Big Data

Attention developers with enterprise search problems: Qbox wants to talk to you

Arkansas startup Qbox provides managed cloud hosting for open source search engine Elasticsearch. Learn how Qbox serves its primary market and more in this Q&A with the CEO.

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Image: iStock/banarfilardhi

Qbox (formerly known as StackSearch) provides hosted Elasticsearch for its enterprise and smaller customers through dedicated clusters on Amazon's EC2, Rackspace, and IBM's SoftLayer in 16 data centers on five continents.

Elasticsearch, the open source project, is "a flexible and powerful open source, distributed, real-time search and analytics engine" that is built on Apache Lucene.

Netherlands-based Elasticsearch, the company, is the evangelizer and promoter behind the open source project, and is on a mission to "organize data and make it easily accessible" and "make real-time data exploration available to anyone."

TechRepublic recently held a Q&A session with Qbox CEO Mark Brandon, and talked about enterprise search, Qbox's goals and recent product offerings, its focus on developers, and the sheer pain of dealing with inadequate solutions in big data prehistory.

TechRepublic: What is your shortest, most effective description of Qbox?

Mark Brandon: We offer solutions, support, and hosting for Elasticsearch, for big data exploration and analytics.

TechRepublic: Please define the term enterprise search.

Mark Brandon: It's a very bastardized term, but I'll give you my definition. When a lot of people think of search they think of Google, a third party that crawls the web, indexes it, and makes it searchable. Enterprise search is when you need to crawl and index your own internal resources, make those searchable, and customize them for your own use case.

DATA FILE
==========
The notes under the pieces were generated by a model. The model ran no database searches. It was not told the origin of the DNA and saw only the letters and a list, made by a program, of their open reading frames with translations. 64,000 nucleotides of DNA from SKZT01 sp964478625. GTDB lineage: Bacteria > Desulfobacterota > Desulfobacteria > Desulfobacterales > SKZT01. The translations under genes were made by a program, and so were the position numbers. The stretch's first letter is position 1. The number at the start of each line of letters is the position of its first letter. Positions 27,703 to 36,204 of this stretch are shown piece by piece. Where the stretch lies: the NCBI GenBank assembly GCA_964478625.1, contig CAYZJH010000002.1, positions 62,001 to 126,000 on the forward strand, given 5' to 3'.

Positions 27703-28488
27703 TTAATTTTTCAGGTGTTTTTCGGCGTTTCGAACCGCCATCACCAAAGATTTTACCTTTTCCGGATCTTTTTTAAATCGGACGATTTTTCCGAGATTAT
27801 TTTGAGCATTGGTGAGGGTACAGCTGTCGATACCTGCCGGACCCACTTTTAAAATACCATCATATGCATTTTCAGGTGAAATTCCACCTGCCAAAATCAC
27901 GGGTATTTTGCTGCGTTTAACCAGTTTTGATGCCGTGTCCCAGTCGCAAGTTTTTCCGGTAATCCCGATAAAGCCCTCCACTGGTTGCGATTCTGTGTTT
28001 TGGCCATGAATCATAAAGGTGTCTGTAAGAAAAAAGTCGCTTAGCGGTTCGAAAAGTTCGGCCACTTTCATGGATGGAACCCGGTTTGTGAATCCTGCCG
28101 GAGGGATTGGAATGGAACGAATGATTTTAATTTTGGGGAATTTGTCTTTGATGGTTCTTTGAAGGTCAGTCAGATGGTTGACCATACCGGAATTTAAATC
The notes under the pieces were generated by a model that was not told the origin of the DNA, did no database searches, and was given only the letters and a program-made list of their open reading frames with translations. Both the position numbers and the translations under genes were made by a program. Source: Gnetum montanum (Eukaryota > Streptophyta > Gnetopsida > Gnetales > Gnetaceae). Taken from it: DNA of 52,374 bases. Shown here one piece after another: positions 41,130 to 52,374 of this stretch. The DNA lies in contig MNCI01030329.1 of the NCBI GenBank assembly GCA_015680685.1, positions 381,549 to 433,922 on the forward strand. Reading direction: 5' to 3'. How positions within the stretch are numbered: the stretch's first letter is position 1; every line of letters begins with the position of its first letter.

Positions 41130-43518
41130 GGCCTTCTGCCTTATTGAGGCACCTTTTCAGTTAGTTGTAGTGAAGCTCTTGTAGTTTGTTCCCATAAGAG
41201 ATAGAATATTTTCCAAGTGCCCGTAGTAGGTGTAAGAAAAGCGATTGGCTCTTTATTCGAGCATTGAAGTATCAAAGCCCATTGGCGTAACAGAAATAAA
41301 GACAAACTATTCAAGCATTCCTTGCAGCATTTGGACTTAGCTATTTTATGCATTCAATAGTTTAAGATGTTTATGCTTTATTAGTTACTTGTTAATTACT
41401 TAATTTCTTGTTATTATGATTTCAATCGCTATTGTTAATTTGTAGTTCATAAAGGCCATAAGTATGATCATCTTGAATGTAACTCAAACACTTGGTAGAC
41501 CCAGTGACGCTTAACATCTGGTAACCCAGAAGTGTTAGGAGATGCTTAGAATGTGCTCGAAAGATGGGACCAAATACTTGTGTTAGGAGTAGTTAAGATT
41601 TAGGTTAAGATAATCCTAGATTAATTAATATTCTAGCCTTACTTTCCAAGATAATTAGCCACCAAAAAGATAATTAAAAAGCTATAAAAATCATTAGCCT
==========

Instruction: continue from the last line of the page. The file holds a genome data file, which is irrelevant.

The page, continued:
If an enterprise has 80,000 people and all kinds of data on them, you will want to make it available to your own people because they will want to know who is in the organization and who they can collaborate with. You don't want to make that available to the public — you just want to make it available to your own people. So essentially you have to create your own little Google for your own resource.

TechRepublic: Could you give a quick briefing on Elasticsearch?

Mark Brandon: They drive the product, and have a team of developers managing the open source project and making the platform better. From a business standpoint, what they focus on is training and evangelizing the platform, and professional support. The professional support could be for an on-premise version of Elasticsearch, or hosted versions as well.

What we focus on is that segment of users that need managed services. We do professional services, and hosting, and when we have an opportunity to sell professional support, we do that in partnership with Elasticsearch.

TechRepublic: Who is your primary market, and how do you serve them?

Mark Brandon: The person we target is really the developer who has an enterprise search problem. This can be across the board, from very small startups to Fortune 500 companies, because data sets are growing exponentially. All kinds of data sets are made available — they are expanding faster than the considerable improvements in computing power and storage. There might be a small startup that is developing an API to log events or search products or search large, open databases. Or it could be a Fortune 500 company that has tons and tons of retail analytics, or business events of all sorts.

TechRepublic: How was Qbox founded? What was your entrepreneurial idea?